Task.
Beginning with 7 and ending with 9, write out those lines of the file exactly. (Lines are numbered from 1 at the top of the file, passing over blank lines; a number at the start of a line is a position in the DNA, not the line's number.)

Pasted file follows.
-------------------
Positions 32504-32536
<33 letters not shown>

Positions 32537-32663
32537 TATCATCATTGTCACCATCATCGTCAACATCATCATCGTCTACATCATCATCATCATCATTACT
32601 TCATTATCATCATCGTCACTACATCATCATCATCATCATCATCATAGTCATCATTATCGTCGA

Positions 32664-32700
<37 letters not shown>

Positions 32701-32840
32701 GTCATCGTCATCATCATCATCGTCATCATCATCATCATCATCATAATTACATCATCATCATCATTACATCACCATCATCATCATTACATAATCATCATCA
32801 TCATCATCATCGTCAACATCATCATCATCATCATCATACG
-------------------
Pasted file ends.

<37 letters not shown>

Positions 32701-32840
32701 GTCATCGTCATCATCATCATCGTCATCATCATCATCATCATCATAATTACATCATCATCATCATTACATCACCATCATCATCATTACATAATCATCATCA